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Posted on Thu, Jun. 03, 2004
 
 I M A G E S 
Allan Blumenthal performs in the Cliburn-sponsored International Piano Competition for Outstanding Amateurs on Thursday.
STAR-TELEGRAM/RON T. ENNIS
Allan Blumenthal performs in the Cliburn-sponsored International Piano Competition for Outstanding Amateurs on Thursday.
Brazilian-born, California-based financial trader Marisa Naomi Haines opened Wednesday's performances with an energetic rendition of one of the less frequently performed of Beethoven's piano sonatas.
STAR-TELEGRAM/RON T. ENNIS
Brazilian-born, California-based financial trader Marisa Naomi Haines opened Wednesday's performances with an energetic rendition of one of the less frequently performed of Beethoven's piano sonatas.

Cliburn amateurs make music magic all day and night




Star-Telegram Classical Music Critic

Sometimes, when we are lucky, we experience a performance that reminds us of the reasons that live acoustic music-making is still important, even in the age of technology.

Canadian-born New Yorker Thomas Maurice delivered such a performance Wednesday during the afternoon session of the Cliburn-sponsored International Piano Competition for Outstanding Amateurs (aka the "Amateur Cliburn") at Ed Landreth Auditorium.

Maurice presented Liszt's piano solo version of the Liebestod from Wagner's opera Tristan und Isolde with a combination of passion, momentum and insight that transcended the labels of "amateur" or "professional." This listener has never heard a finer performance of this work. Maurice captured the intellect and emotion of Wagner's original while communicating the spirit of pianistic virtuosity that Liszt added in his version. I was reaching for a hankie by the time Maurice gave us that final starlike note.

There was, indeed, a rare spirit of musical magic at work all afternoon as one performer after another demonstrated that special insight that a dedicated musician who happens to make his living in some other profession can bring to the art of music. Brazilian-born, California-based financial trader Marisa Naomi Haines opened the day's performances with an energetic advocacy of one of the less frequently performed of Beethoven's piano sonatas, the Opus 54 in F. Japanese-born, Michigan-based Hiroko Ohtani has grown tremendously as a musician since her earliest appearances in Fort Worth several years ago, enabling her to present rarely heard works of Prokofiev and Poulenc in a unique program that a professional concert artist probably wouldn't dare.

Though the sheer difficulty of the work overwhelmed him, Darin Tysdal deserves kudos for his performance of the jazzy, energetic first movement of the Sonata No. 2 of Russian composer Nikolai Kapustin. Tysdal's performance was the most extensive presentation to date in Fort Worth of the music of an underrated genius.

Finnish-born U.S. resident Victor Dyni, meanwhile, met the daunting challenge of Liszt's Sonetto 104 del Petrarca with spirit, style and technical command. Mark Gordon, a New York-based legal assistant, took the audience in the opposite direction with an expertly shaped performance of excerpts from Hindemith's Sonata No. 3 and Ludus Tonalis.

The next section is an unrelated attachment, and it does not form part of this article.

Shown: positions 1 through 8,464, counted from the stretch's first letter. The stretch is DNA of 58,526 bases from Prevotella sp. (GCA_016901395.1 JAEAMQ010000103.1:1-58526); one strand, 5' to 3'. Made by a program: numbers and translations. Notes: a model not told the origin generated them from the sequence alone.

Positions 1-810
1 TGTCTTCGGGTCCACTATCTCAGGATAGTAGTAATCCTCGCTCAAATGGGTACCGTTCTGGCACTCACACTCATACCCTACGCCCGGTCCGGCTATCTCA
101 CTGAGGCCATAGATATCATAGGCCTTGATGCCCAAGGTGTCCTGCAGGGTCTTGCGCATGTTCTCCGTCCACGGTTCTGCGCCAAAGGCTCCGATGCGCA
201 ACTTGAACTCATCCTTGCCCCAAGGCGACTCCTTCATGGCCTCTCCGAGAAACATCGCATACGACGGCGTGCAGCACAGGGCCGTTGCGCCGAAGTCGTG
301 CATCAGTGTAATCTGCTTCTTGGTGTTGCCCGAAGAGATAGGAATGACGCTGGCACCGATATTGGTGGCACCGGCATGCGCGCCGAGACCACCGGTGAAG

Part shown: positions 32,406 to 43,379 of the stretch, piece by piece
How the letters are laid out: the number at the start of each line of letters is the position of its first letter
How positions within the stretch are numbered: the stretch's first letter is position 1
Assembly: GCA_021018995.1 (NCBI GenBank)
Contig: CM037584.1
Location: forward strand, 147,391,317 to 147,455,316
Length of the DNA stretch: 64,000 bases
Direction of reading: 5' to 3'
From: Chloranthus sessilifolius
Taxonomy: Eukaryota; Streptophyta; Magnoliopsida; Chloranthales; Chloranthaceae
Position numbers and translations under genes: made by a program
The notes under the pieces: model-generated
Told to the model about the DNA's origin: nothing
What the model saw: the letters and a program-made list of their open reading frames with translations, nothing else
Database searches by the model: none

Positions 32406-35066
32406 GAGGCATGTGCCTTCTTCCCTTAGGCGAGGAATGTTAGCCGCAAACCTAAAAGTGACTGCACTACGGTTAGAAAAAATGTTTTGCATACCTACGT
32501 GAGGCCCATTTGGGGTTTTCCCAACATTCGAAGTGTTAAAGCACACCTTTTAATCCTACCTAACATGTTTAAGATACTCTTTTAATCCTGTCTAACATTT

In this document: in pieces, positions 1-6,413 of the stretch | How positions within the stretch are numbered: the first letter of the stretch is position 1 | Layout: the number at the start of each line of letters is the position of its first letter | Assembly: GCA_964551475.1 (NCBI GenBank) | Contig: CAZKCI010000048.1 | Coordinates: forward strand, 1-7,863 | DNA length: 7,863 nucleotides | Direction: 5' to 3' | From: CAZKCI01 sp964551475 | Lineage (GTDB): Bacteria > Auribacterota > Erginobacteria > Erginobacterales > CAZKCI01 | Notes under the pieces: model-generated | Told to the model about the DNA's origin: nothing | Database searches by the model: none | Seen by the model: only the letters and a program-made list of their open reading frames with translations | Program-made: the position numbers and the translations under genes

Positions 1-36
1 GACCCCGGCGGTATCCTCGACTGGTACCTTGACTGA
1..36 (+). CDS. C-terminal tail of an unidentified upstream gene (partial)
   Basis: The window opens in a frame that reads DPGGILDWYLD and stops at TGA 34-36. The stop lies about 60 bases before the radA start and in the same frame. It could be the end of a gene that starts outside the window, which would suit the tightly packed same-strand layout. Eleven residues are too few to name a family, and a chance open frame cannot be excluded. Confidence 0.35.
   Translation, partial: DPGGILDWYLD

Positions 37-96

In the evening session, film and video game composer Paul Anthony Romero provided the most impressive performance of the night, presenting a bold performance of two preludes of Rachmaninoff, followed up with the same composer's delightfully trashy Polka de WR. Romero, a consistent prize winner in amateur competitions worldwide, performed with an almost athletic sense of power, conveying at the same time the nostalgia and intense emotionalism of Rachmaninoff's music.

Shortly afterward, Ryan Layne Whitney, an information technology specialist, gave a memorable performance of a virtually unknown rondo by J.S. Bach's son C.P.E. Bach, finding humor and suspense in music that most pianists, professional and amateur alike, overlook.

Closing out the night, Greek-born ophthalmologist Louis Dalaveris explored a catalog of touches, colors and moods, from percussive to tender, in a confident reading of Prokofiev's Sonata No. 3. And New York-based medical technologist Milton Farbstein broke no new ground but gave an elegantly dramatic performance of Chopin's Ballade No. 4, while Franz Josef Mantini, a Florida-based electrical engineer, presented a convincing, confident and extroverted rendition of three movements from J.S. Bach's Partita No. 6 in E minor.

Past finalist Henri Delbeau brought the preliminary round to a close with a whispered transcription from J.S. Bach, moving without interruption to raging interpretations of the Wagner-Liszt Liebestod and Chopin's Prelude in D minor -- somehow a perfect lead-in to the tense announcement of the group that will be advancing to the semifinal round.

Today's schedule

There are no performances today. The competition will resumes at 1 p.m. Friday at Ed Landreth Hall on the TCU campus.

Call (817) 335-9000 or log on to www.centralticketoffice.com for more information.


wlgay@star-telegram.com (817) 390-7756

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